Sitting in the office of a Western diplomat a few months ago here in the Ukrainian capital, I was told that “this coming year Russia will take effective control of Ukraine - and the sad fact is, those of us in the Western world are probably going to just let it happen.”
Five years ago, Ukraine’s Orange Revolution saw millions take to the streets in the country’s major cities and forced the nullification of a deeply flawed – and fraudulent – presidential election. The population revolted against a heavy-handed effort by then Russian President Vladimir Putin to install the candidate backed by Moscow, Prime Minister Viktor Yanukovych, as Ukraine’s president. The nullification of the first election by the Ukrainian Supreme Court and the re-run of the balloting resulted in pro-West Viktor Yushchenko's election - and the first government in the nation’s post-Soviet history to declare as its central objective an independent destiny away from Russia’s orbit.
In those days, Yushchenko was highly popular and was seen as the only hope to break free from the suffocating influence that Russia still held over the country. His opponent Yanukovych was – and still is – widely referred to by the derisive nickname of “Bandukovych.” This is a reference to the charge that him and his cronies are bandits that want to use Ukraine as a place that Moscow can control.
“The Russians,” one senior Ukrainian government official explained to me at the time, “would like to turn this country into their own, private Central European version of Bolivia. Which is why they are working so hard to put ‘Bandukovych’ in charge here.”
Despite the Kremlin’s keen desire to put its man at the top - and the huge sums of money that could be made by being able to keep Ukraine under its thumb – the Yanukovych camp’s attempts at election fraud were nothing short of amateur hour. Even though he was supported by Moscow, this plan to tip the scale in his favor showed none of the intrigue and elaborate finesse that characterized the Russian intelligence services during the Cold War.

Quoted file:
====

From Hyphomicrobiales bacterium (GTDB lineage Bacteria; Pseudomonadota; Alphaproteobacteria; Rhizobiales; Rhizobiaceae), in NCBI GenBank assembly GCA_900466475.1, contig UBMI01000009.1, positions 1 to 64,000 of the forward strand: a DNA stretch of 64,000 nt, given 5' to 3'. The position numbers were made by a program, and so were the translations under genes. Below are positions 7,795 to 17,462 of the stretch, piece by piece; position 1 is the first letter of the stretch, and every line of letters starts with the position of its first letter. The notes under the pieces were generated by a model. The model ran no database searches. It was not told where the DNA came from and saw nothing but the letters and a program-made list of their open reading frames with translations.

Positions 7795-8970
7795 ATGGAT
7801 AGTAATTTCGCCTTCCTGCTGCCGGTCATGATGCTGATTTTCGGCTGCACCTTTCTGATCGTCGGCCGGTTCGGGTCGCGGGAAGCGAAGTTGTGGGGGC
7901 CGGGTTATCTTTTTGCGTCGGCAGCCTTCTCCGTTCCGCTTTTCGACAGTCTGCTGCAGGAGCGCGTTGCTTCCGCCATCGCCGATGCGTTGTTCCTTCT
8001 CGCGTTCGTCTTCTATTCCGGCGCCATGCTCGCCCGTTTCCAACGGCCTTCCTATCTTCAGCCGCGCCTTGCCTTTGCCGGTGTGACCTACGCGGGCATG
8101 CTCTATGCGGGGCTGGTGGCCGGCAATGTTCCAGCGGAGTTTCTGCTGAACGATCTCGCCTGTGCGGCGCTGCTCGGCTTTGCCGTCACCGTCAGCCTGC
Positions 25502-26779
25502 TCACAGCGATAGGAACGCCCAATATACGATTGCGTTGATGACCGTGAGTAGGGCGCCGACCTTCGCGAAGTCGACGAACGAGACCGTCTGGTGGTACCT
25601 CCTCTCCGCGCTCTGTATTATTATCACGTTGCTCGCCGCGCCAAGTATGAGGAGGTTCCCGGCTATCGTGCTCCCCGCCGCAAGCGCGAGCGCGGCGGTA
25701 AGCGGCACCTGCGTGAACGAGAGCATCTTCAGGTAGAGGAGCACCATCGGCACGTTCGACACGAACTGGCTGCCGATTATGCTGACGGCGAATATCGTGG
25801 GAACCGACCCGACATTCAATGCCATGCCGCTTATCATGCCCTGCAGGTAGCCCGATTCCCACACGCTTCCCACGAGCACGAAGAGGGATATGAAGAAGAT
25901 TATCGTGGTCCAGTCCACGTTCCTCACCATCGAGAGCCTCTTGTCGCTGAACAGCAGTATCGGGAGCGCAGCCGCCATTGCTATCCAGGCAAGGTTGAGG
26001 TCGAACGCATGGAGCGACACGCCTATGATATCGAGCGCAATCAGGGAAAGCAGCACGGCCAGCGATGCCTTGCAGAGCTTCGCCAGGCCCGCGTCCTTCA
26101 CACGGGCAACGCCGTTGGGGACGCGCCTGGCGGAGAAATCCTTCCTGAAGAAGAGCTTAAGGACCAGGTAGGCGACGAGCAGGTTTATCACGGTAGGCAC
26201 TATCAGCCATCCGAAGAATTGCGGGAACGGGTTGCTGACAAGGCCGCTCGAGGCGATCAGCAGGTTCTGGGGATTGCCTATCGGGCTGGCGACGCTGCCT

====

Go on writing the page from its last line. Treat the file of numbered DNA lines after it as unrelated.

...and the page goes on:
Episodes of ballot box stuffing and other chicanery in the 2004 election were exposed on Ukrainian television as clumsy and comical. Even the attempt to kill Yeshchenko with poison prior to the 2004 balloting – a still-unsolved crime that is widely believed to have been perpetrated by pro-Russian elements that supported Yanukovych – was as poorly executed as it was stupid. The Russians didn't see a need to be clever when dealing with the poor Ukranians.
Moscow has always treated its neighbor with nearly no respect. Putin typified how Russia has always thought about the country when he told then President George W. Bush at a Russia-NATO council meeting in April 2008, “You see, George, Ukraine is not even the state at all! What is Ukraine? Some part of its territory is the Eastern Europe, some of its part, the greater part, is our gift!”
When Putin – or more recently President Dmitry Medvedev – continues to treat Ukraine as a vassal state, or when he turns off the gas valve in the middle of winter because he wants to show Kiev who is boss, the response of the international community is less than underwhelming.
As of this last weekend, the game of whether Russia will now call the shots in Ukraine is practically over. The first round of presidential balloting gave the Kremlin’s man, Yanukovych, 35.33 percent of the vote. Prime Minister Yulia Tymoshenko received 25.02 percent of the vote. (Yushchenko, who is now widely unpopular, garnered only around 5 percent of the total vote.) Neither of the two top candidates generate much enthusiasm among the Ukrainian electorate, nor are they seen as willing to stand up to the threats by Moscow. The general consensus is that whoever wins the runoff on February 7 will simply usher in another band of venal functionaries whose general outlook will be “it’s our turn now to find ways to steal money.” Thus, it is no accident that the turnout for Sunday’s vote was the lowest in ten years.